My household includes a Grinch and a Clark Griswold.  "Clark’ wants to put up holiday decorations last weekend.  "The Grinch" thinks holiday decorations are overly-expensive cat toys to be avoided at all costs.  The Grinch received the following poem by Nena Groskind this morning, and somehow is now in a bit of a Christmas mood.  We hope you enjoy it as much as we have, and prepare reasonable rules and regulations in the spirit of the season!

Continue Reading A Community Christmas Carol (sort of)

In 2012, the Colorado legislature changed the laws governing community association records, including requirements that Board members’ e-mail addresses be retained as official records.  At first, many of our clients balked at the new requirement.  As many of you are aware, it’s very easy to allow electronic communications to become uncivil, and Board members didn’t want these communications going to their private or work e-mails.

To address these concerns, we recommend that our association clients create e-mail addresses for the Boards, and that the Boards pass these along to new Board members as they are elected.  This ensures continuity of communications for homeowners, and it also protects Board members from the risk of having their personal or work e-mails subject to discovery in the event of litigation.  Board members can also create their own personal association e-mail addresses, although this does not have the bonus side of maintaining continuity as the Board turns over. Either way, Board members should have dedicated association e-mail addresses.

Continue Reading Board Communications and E-mails

It is not uncommon for homeowners to wonder where all their dues are going.  Some owners might see their dues go up with no visible changes to the property and even get suspicious.  Of course, associations often bear a lot of expenses that are not directly related to property condition, such as insurance, management, and legal fees.  Nevertheless, owners have the right to know what their association is doing with their assessments.

If a homeowner wants to know where the money is, he or she should first request the association’s annual financial statements.  These statements are an association record, and the owner has a right to view them.  The Colorado legislature intends that these statements be available at no cost to the owner, so it is advisable for associations to keep them readily available in an electronic format.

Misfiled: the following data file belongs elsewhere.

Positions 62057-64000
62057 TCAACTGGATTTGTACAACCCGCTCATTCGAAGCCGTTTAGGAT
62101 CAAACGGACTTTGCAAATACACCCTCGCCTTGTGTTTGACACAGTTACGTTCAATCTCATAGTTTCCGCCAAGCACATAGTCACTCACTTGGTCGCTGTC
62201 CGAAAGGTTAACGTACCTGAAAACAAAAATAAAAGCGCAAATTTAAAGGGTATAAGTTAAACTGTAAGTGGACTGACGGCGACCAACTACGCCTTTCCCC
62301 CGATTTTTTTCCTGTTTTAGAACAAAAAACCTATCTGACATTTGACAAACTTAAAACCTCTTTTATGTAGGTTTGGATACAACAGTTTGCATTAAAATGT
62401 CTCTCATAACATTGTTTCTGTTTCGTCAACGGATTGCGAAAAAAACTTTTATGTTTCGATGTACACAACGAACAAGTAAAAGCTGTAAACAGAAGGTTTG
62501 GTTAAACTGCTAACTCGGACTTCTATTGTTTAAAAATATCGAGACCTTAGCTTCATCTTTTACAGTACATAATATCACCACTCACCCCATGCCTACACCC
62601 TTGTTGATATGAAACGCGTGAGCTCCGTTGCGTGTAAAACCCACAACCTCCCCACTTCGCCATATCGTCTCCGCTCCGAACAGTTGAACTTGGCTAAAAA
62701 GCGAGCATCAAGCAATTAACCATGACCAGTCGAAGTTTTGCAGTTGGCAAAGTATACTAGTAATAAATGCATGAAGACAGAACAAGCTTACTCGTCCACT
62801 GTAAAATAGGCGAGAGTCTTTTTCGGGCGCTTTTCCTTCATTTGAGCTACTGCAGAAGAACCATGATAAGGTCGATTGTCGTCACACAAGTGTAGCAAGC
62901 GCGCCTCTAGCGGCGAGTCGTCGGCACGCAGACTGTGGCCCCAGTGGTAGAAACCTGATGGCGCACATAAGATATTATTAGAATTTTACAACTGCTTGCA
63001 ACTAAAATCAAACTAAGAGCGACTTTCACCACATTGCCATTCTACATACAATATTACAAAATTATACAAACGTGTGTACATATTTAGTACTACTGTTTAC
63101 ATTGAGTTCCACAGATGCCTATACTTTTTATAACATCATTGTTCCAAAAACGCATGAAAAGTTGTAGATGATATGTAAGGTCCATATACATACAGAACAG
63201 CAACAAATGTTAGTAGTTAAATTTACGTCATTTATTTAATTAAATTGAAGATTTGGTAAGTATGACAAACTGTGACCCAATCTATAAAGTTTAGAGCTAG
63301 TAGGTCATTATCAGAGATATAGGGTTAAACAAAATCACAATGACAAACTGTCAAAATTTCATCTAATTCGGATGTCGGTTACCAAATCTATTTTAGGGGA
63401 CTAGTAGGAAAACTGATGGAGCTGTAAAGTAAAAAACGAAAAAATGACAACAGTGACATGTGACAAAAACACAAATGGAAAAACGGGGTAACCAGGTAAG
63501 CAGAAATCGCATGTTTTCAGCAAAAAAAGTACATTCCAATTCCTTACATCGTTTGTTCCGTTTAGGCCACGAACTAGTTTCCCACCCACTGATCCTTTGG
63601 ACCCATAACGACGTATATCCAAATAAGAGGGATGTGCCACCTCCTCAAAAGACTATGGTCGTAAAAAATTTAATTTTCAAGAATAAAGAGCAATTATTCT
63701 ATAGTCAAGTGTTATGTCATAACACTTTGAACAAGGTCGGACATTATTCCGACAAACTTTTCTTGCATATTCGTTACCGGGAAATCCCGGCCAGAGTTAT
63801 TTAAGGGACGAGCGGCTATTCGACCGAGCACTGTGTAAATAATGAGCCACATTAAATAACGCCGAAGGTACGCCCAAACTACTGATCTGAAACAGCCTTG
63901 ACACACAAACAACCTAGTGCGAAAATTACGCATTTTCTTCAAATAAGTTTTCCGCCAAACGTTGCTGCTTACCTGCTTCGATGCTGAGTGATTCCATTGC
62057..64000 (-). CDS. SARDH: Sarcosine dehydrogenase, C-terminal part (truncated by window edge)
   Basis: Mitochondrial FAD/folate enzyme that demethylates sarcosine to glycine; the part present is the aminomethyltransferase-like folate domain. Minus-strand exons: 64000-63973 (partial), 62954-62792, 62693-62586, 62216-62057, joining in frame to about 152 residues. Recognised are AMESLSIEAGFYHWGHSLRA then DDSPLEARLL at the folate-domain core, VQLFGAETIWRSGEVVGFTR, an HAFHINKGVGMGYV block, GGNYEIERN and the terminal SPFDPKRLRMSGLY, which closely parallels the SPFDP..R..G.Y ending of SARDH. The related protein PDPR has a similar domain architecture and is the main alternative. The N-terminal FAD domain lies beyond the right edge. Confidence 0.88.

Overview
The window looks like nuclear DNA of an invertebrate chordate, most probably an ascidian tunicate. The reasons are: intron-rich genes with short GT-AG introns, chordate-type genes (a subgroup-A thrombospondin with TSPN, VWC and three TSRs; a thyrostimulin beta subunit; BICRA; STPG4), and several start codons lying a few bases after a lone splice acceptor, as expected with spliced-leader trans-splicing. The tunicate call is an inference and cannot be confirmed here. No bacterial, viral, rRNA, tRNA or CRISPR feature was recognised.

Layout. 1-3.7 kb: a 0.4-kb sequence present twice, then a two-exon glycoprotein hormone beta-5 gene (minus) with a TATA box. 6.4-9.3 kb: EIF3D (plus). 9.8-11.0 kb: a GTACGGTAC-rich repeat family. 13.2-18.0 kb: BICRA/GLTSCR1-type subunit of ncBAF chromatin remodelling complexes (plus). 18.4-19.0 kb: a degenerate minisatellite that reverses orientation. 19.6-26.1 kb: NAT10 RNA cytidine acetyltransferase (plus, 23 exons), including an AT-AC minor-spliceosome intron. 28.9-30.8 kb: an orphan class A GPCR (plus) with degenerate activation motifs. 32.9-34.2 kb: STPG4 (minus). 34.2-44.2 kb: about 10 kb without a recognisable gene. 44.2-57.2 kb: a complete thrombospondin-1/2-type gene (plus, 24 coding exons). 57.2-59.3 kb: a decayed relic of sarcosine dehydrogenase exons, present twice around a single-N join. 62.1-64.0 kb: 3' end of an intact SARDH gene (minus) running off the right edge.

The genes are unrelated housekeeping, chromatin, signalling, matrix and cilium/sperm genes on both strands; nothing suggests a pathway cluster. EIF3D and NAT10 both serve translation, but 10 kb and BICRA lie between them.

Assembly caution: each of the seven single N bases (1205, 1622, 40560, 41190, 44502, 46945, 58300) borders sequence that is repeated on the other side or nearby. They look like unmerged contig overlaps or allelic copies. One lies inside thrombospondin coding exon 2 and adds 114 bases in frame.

If the annual financials do not satisfy the owner, an audit or review may be an option.  Audits are performed at the discretion of the board, but members are empowered to demand audits in limited circumstances.  If the association has annual revenues or expenditures of at least $250,000.00 and at least one-third of the owners request the audit, the Association must obtain an audit using generally accepted auditing standards, performed by a certified public accountant.  If the Association has revenues or expenditures below $250,000.00, a third of the owners are entitled to demand a review, rather than an audit.

Audits are expensive, and if you find yourself in a situation where owners are requesting an audit or review, listen to the request.  There is a reason for the dissatisfaction, and if the association has properly conducted business, the audit or review will support the board’s conduct.

I do not have a green thumb. Our new attorney, Doug, is an excellent gardener, so I am trying to figure out ways to convince him that beautifying my lawn is a requirement of his employment. I think he’s starting to figure me out.

I’m not the only one who wants a nicer lawn. Now that it’s Spring, many homeowners throughout Colorado are breaking out their shovels and trowels, turning their soil, and installing velociraptor lawn ornaments.

Continue Reading Jurassic Covenant Violations

Winzenburg, Leff, Purvis & Payne, LLP is pleased to announce free lunchtime teleconference classes for community association managers designed to help prepare managers to take the Colorado law portion of the licensing examination. While community association managers will not be required to be licensed until July 1, 2015, now is the time to start preparing for the examination on Colorado law.